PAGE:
Home-based care has been playing a significant role in providing compassionate and cost-effective care to patients living with chronic diseases, particularly in the Singapore context since the start of Covid-19 pandemic. Providing patients with home care confers a convenient and cost-effective care for the patients in the comfort of their own homes.
Here’s some of the documented benefits of home care for patients living with chronic illnesses:
- Decreased Hospital Stays: When caregivers provide care to patients living with chronic illnesses, it reduces the need to stay in hospitals. It has been reported that patients receiving home care spend 29% fewer days in rehabilitation facilities and 31% fewer days in acute care hospitals.
- Improved Quality Of Care: Patients utilising in-home care services are at reduced risks of incidents, such as medication mismanagement or risk of fall, thus having improved quality of care.
- Control Over Health: Home care helps patients to take ownership and responsibility of their own health. This empowers them and hence improves their compliance with medical treatment.
- Improvements In Activities of Daily Life (ADL): Patients receiving care in the comfort of their home become active in performing activities of daily living, including bathing, dressing, and grooming. This supports their emotional health especially for the elderly, which can be negatively affected by the stress of having a chronic disease.
- Cost Effective Care: Home care of patients with chronic diseases decreases the need for hospital-based care, which will reduce costs to the caregivers.
6. How To Effectively Manage Chronic Diseases At Home
Living with a chronic condition can be debilitating and stressful, but taking charge and self-managing the disease is the best way to have a healthy life. Here are some ways that can help you cope with a chronic illness:
- Manage Your Medications: It can be a daunting task to manage various medications, especially if you have comorbidity.
- Modifying Your Lifestyle Habits: Almost every patient knows that a part of their treatment always requires lifestyle changes. Making lifestyle changes involves healthier eating habits, exercising more, losing extra body weight, and quitting smoking. Making lifestyle changes increases your chances of successfully managing the condition, thus helping you feel better and live longer.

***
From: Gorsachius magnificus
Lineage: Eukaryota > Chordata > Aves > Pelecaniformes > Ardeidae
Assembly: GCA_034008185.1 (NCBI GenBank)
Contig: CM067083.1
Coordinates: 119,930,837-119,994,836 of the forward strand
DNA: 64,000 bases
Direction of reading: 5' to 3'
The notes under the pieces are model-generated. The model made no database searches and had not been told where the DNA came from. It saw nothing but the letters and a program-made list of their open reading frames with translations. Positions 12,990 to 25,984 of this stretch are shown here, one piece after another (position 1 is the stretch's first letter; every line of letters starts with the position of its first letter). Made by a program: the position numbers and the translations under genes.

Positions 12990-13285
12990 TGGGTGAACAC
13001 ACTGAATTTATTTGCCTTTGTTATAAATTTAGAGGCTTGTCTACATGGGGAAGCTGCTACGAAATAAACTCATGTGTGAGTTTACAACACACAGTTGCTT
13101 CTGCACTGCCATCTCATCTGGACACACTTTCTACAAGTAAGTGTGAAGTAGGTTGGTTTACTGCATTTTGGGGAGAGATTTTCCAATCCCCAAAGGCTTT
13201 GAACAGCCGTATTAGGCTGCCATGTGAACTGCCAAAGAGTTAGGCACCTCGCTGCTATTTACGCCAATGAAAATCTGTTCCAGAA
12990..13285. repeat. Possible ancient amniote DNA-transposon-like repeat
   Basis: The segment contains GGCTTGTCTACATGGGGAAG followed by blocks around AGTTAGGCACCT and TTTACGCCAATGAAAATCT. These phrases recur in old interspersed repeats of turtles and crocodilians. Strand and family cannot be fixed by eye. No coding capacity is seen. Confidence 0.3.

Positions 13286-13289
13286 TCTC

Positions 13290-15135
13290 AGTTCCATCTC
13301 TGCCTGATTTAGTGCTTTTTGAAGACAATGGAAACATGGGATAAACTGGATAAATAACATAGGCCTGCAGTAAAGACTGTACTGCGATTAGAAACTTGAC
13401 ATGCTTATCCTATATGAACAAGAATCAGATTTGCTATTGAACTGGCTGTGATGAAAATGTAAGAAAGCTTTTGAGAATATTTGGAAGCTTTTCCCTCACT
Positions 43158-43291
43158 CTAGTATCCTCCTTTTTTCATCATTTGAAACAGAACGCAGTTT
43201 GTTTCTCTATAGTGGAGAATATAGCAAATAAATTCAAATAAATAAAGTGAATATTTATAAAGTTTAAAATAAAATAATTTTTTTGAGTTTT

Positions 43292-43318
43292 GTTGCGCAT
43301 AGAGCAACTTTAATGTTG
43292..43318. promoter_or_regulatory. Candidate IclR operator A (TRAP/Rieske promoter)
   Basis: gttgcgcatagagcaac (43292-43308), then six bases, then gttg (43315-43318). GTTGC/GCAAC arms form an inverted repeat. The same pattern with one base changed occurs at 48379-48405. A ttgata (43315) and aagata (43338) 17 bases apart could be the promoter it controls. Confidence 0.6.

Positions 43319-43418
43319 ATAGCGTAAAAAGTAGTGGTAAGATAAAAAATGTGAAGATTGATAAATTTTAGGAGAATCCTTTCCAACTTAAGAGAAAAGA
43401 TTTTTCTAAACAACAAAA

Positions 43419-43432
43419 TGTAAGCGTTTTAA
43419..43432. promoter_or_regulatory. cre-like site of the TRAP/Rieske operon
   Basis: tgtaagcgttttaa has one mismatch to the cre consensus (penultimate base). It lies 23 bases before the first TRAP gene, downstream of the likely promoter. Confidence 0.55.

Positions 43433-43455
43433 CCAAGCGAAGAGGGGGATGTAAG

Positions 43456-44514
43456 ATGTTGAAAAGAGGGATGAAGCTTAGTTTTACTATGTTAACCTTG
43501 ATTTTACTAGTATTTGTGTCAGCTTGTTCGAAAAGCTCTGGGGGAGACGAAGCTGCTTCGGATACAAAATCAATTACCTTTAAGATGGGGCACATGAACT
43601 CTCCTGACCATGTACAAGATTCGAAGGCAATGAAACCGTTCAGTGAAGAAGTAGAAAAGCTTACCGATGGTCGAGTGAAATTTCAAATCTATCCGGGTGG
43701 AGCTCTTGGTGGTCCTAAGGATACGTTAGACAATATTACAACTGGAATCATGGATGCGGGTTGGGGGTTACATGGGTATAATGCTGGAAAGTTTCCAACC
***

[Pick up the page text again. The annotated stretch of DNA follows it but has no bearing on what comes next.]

- Follow-Up Regularly With Your Doctor: Make your doctor a partner in your self-management care plan. Go for regular checkups, discuss your condition with your doctor, and discuss home monitoring with them. Home monitoring will help you track changes in the body. For example, you will need to check your blood pressure if you have hypertension. Regular follow-ups with your doctor can help prevent any complications of your chronic disease.
7. Saving Cost when Managing Chronic Disease
Enhancements to the Chronic Disease Management Programme (CDMP) which took effect in Singapore from 2021 allow for Singaporeans to better tap into MediSave to manage their chronic condition. According to the new policy, patients can claim up to $500 from MediSave per year per person when they visit public hospitals, polyclinics and thousands of participating GP and private specialist clinics nationwide for a wide range of chronic diseases. Individuals with complex chronic conditions can claim up to $700 per patient year. The MediSave claim is subject to a 15% co-payment in cash. More about the MediSave 500/700 scheme is available on MOH website here.
In addition, CHAS and Pioneer Generation or Merdeka Generation cardholders are eligible for additional government subsidies of up to $500 per year and $540 per year respectively. Make sure you tap into the appropriate financial schemes for yourself or your elderly loved ones next time you visit a hospital, clinic or GP for a chronic illness.
Below is the list of 20 chronic conditions covered under CDMP:
- Diabetes Mellitus/ Pre-diabetes
- Hyperlipidemia (Lipid Disorders)
- Chronic Obstructive Pulmonary Disease (COPD)
Mental health conditions:
- Major Depression
- Bipolar Disorder
- Benign Prostatic Hyperplasia
- Parkinson’s Disease
- Chronic Kidney Disease (Nephrosis/Nephritis)
- Rheumatoid Arthritis
- Ischaemic Heart Disease
8. Takeaway Message
Having one or more chronic diseases is undoubtedly taxing. But active management, combined with effective home care and self-management can improve your quality of life and health while reducing your chances of getting other chronic diseases. It is also advisable to keep in touch with a regular family doctor for guidance and medical intervention when required.
As one of the leading home care solution providers in Singapore, Ninkatec brings chronic disease management service to your doorstep, so you can heal in the comfort of your home and the care of loved ones. Check out our services related to chronic diseases here. For a private and personal consultation, reach out to us via phone, WhatsApp or website contact form below.